NEW YORK -- Derek Jeter will receive his ultimate lifetime achievement award at some point Thursday night, whenever Joe Girardi decides to remove him from the game and turn him over to the full house. The fans will cheer, cry and do whatever moves them to celebrate the 40-year-old New York Yankees captain, and then Jeter will leave the Bronx as an active player for the final time.
He will leave with all kinds of trophies and milestones zipped inside his travel bag, and one that shouldn't be lost under the pile. His only perfect record. Barring the sudden emergence of a hotheaded umpire fixing to break Twitter for good, Jeter will exit Yankee Stadium having played 2,903 major league games, postseason included, without earning a single ejection.
Yes, the adults in the stands have dressed their kids in jersey No. 2 because of the five championships, the 3,461 hits and the commitment to approaching every game the way Joe DiMaggio did -- as if someone out there was watching him play for the very first time. But the respect Jeter forever showed the game's authority figures at a time when that respect on ballfields across America, from Little League to the pros, was an oft-ignored suggestion, not a mandate, represented a core piece of his mass appeal.
In more than 20 years Jeter never once lost it with an umpire, a remarkable feat considering how verbal abuse of umps has long been accepted as part of the game, just like Cracker Jack, ballpark franks and the seventh-inning stretch. Not just accepted, but encouraged. Glorified, even.
People used to laugh at the expression, "Kill the ump," and let's face it: Who hasn't appreciated the bygone images of a raging Billy Martin, Earl Weaver or Lou Piniella going nose to nose with an umpire while kicking dirt on his shoes?
The prototypical ill-tempered manager expected to defend his team has hardly been the lone offender. Babe Ruth once punched an umpire in the head, and Roberto Alomar once spat in an umpire's face.
Even mild-mannered, ump-friendly stars have a history of blowing a gasket here or there. Cal Ripken Jr. was ejected three times, Tony Gwynn twice. Lou Gehrig was ejected for cursing out Ty Cobb. Rod Carew was 10 years into his career before he got tossed from a game; he responded by hurling bats on the field and throwing a ball in the direction of the ump. Wade Boggs was in his 17th season, a week away from his 40th birthday, when he finally earned an ejection for arguing balls and strikes.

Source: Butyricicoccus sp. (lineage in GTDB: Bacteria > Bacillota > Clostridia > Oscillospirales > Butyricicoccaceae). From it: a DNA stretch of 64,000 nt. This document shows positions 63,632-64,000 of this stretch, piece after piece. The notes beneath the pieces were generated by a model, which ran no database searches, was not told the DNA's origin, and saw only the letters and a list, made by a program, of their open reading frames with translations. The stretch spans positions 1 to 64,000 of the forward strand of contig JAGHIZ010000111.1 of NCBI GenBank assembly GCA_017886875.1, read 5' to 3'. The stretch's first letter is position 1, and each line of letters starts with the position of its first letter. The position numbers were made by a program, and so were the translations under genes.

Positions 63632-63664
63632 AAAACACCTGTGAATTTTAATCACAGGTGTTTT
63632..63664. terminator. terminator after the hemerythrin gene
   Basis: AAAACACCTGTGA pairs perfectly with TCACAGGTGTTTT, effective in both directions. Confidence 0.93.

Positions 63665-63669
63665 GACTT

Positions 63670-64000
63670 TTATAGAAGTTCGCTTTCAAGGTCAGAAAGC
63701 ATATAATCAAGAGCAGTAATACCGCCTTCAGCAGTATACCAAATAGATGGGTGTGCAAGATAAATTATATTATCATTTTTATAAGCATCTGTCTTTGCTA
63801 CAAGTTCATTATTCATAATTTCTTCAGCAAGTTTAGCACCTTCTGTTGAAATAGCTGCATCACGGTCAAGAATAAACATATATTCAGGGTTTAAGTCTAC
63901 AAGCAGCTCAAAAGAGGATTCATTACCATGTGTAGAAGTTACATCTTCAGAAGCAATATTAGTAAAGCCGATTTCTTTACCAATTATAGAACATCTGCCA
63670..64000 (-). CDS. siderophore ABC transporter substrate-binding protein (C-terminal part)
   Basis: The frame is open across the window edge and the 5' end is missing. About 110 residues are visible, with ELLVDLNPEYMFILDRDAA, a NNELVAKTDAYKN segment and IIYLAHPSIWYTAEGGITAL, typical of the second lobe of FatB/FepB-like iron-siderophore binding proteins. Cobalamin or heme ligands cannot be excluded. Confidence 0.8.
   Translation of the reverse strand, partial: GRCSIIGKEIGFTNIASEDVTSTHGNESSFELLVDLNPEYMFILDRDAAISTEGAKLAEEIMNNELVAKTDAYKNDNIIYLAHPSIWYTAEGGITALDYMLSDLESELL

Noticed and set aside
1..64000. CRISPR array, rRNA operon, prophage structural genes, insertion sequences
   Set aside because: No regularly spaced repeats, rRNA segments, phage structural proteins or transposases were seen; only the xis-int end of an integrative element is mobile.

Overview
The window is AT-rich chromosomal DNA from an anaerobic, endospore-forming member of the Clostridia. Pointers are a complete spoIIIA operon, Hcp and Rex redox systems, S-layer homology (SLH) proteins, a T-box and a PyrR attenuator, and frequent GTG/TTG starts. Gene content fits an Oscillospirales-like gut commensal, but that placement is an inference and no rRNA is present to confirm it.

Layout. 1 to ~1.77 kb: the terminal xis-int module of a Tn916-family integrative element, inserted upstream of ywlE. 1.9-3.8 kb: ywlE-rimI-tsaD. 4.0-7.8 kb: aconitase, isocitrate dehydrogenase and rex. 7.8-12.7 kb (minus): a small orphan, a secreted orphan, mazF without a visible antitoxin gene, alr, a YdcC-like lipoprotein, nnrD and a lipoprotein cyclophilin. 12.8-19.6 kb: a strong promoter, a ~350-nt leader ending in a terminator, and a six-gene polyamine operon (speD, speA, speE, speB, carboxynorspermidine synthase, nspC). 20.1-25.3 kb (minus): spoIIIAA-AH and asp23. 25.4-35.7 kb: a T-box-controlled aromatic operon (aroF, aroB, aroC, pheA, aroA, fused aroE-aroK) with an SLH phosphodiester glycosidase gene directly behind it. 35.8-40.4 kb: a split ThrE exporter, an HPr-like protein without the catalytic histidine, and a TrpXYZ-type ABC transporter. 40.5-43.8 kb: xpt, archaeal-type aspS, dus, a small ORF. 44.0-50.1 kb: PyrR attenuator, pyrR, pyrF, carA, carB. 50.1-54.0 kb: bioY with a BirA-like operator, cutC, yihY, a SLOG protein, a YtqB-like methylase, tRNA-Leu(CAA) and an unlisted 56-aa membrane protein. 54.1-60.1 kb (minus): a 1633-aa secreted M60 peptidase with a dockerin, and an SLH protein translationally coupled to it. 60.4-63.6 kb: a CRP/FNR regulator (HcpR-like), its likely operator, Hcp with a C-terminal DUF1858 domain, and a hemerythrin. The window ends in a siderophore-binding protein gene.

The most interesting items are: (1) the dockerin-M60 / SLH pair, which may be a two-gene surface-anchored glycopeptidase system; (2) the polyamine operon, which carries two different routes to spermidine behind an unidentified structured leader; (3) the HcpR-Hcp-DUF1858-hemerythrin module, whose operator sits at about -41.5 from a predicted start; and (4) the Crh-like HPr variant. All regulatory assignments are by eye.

Even while playing in the most volatile market and spending most of his prime under a suffocating boss, George Steinbrenner, Jeter never had his bad hair day. On Tuesday night, after he was called out on strikes in the fifth inning by D.J. Reyburn (the ball appeared to be a tad outside), the shortstop did what he always does when he believes the guy behind the plate missed it on strike three.
Jeter lowered his head as he stepped toward the ump in a nonthreatening way, containing the discussion as much as possible so the man behind the mask didn't feel he was being embarrassed. The captain said what he needed to say and quickly exited before mouthing the word, "Wow."
Umpires who regularly confront a lack of civility have cherished the Jeter way for two decades. Major League Baseball is always reluctant to allow active umps to comment publicly on the pros and cons of an active player, even a legendary one with less than a week left in his career, but five retired umps who worked some of Jeter's games, who have watched many more from afar and who have a combined 126 years of big league experience were free to weigh the impact of the shortstop's professionalism on their craft.